Conclusion: The past couple of days have provided some interesting commentary and data points out of Asia and the U.S. as it relates to the yuan, the yen, and the dollar. We remain bullish on the Chinese yuan from a TAIL perspective, bearish on the U.S. dollar from a TAIL perspective and bearish on the Japanese yen from a TREND perspective.
Position: Long the Chinese Yuan (CYB); Short the U.S. Dollar (UUP); Short the Japanese Yen (FXY)
The past couple of days have provided some interesting commentary and data points out of Asia and the U.S. as it relates to the yuan, the yen, and the dollar. While certainly not points of inflection within the broader context, we do think these incremental nuggets are worth consideration when formulating your intermediate-to-long-term currency outlook.
The latest unverified rumor out of China is that the central bank may allow the yuan to start trading versus the Russian ruble within 2-3 weeks. The rumor is based on a circulating central bank document which is proposing to allow Chinese banks to apply for ruble trading. Currently, China only allows trading of its currency with the U.S. dollar, Hong Kong dollar, Japanese yen, the euro, and the British pound and Malaysian ringgit. Extending these agreements to countries like Russia and potentially Brazil will increase cross border trade using the yuan, which more than doubled in 2Q10 vs. 1Q10 to 48.7 billion yuan ($7.2 billion). Natural byproducts of that include further upward pressure on the yuan and further downward pressure on the U.S. dollar, as it becomes less relevant internationally on the margin. We expect that to be bullish for commodity prices over the long term.
Data from Japan’s Finance Ministry shows that China bought more Japanese bonds than it sold in July for the seventh straight month (a sequential acceleration: net purchase of 583.1 billion yen in July vs. 457 billion yen in June). Unfortunately for Japan, this comes at a time when the yen is near a 15 year high vs. the U.S. dollar, creating massive negative implications for Japanese exporters absent Japanese government intervention in the FX market – which Japanese Finance Minister Yoshihiko Noda said he was willing to do yesterday.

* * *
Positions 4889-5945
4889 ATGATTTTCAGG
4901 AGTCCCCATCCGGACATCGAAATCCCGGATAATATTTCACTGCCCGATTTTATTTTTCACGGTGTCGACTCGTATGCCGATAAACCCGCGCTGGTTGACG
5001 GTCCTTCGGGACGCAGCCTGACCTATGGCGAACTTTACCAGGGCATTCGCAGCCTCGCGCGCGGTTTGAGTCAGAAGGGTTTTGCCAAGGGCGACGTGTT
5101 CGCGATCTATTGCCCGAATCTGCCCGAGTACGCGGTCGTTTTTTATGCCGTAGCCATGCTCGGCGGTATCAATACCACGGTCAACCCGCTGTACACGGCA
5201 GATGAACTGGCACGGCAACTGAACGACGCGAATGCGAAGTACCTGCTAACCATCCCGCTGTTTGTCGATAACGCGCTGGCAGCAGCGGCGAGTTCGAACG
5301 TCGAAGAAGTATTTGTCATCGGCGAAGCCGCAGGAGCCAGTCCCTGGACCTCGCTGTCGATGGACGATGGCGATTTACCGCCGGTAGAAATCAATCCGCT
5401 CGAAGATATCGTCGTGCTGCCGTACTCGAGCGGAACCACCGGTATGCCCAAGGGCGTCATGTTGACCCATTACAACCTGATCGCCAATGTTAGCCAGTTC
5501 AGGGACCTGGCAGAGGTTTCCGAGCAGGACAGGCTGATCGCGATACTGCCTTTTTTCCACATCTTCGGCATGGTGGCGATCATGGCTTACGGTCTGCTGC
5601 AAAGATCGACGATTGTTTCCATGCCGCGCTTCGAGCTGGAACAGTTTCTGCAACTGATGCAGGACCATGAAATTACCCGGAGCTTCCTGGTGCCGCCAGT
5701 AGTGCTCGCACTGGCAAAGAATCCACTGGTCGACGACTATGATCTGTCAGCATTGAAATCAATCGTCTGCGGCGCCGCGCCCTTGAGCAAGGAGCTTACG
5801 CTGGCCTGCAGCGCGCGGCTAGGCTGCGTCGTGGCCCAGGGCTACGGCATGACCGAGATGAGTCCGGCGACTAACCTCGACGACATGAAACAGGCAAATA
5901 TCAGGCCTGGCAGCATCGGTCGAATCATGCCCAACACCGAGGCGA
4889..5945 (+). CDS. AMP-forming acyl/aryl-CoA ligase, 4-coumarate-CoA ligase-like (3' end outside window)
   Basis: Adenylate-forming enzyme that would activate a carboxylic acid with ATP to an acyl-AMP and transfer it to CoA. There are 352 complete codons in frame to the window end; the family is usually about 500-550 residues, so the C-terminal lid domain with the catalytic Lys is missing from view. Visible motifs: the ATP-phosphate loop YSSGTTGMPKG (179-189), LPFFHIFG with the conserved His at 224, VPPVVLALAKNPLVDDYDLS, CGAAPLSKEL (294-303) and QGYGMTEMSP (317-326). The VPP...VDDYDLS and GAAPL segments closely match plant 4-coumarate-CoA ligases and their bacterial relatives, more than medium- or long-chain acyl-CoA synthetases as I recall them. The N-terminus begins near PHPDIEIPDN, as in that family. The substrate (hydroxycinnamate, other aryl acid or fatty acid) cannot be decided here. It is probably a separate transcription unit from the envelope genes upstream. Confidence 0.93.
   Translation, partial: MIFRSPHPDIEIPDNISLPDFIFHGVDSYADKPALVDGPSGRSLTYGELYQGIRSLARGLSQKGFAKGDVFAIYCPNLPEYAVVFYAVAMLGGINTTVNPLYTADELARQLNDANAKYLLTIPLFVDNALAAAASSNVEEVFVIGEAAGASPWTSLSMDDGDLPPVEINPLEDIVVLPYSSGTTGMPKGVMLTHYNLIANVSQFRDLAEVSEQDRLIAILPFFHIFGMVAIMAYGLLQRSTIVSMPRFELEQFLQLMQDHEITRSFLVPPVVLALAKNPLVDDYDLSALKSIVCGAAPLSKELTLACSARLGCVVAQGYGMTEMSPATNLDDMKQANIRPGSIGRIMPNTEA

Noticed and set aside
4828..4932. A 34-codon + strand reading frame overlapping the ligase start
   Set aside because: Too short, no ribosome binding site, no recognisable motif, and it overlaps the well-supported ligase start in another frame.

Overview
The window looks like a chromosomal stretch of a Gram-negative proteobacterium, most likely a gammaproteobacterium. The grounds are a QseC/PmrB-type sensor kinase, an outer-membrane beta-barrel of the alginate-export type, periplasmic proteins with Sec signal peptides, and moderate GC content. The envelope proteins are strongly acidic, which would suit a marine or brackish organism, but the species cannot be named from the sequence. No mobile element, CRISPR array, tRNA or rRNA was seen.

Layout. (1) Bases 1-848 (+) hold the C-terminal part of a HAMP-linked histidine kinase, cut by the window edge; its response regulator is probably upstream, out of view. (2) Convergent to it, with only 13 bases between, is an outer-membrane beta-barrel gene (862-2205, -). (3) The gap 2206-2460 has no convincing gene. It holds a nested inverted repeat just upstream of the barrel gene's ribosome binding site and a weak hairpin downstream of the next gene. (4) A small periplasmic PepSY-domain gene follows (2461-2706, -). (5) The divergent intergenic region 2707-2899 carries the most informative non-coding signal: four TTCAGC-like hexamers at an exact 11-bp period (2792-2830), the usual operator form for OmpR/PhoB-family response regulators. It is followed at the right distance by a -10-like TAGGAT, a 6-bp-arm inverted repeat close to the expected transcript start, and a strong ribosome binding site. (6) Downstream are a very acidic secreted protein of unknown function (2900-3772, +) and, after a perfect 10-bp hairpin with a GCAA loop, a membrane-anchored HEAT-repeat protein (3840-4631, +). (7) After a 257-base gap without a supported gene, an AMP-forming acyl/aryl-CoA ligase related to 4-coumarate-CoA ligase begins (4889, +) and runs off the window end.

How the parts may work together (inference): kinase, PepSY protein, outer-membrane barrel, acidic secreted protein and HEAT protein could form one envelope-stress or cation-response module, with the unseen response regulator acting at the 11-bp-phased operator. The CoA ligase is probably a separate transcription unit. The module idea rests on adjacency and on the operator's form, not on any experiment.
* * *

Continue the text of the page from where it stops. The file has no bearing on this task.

This “crisis” has Noda essentially begging China to stop, saying today that “it’s inappropriate for China to buy Japanese bonds without a reciprocal ability for Japan to invest in China’s market… I feel strange that China can buy Japanese bonds while Japan can’t buy theirs.”
Putting these statements into context, we interpret these comments as Japan saying to China, “enough is enough”, given the economically damaging surge in the yen. Interestingly, a report from Barclays Plc. in Tokyo suggest that China’s purchases of JGB’s consist mainly of short term debt, which is a tactical move of sorts designed to take advantage of a rising yen.
China’s reply was in line with their recent displays of international power and influence: “Our management always adheres to security, liquidity, and good value. We will decide whether or not to buy one country’s bonds according to our own needs.” Let us recall that China has nearly liquidated its holdings of short term U.S. Treasury bills (98% decline since peak holdings of $210.4 billion in May ’09) in the context of a Burning Buck. As long as this trend continues (which is likely given Bernanke’s resolve to support the U.S. economy by any means necessary), we expect China to keep providing incremental upward pressure on the yen – further increasing the likelihood of Japanese government intervention to weaken the currency.
U.S. Treasury Secretary Timothy Geithner said today that China must let the yuan rise more quickly to show trading partners that it’s following through on its promises. He continues: “Frankly, they haven’t let the currency move very much so far. They know that they’re just at the beginning of that process and I think we’d like to see them move more quickly.” We’ve seen from month’s past that China has been reluctant to give in to external pressure regarding the yuan, so we doubt this round of badgering will end differently. It could, however, spur increased talk of anti-dumping legislation out of Washington. Just last week, Obama rejected a plea from U.S. manufacturers to increase duties on imports from China, though a Republican house and a GOP seat gain in the Senate could allow such bills to pick up momentum should the midterm elections end up as we expect.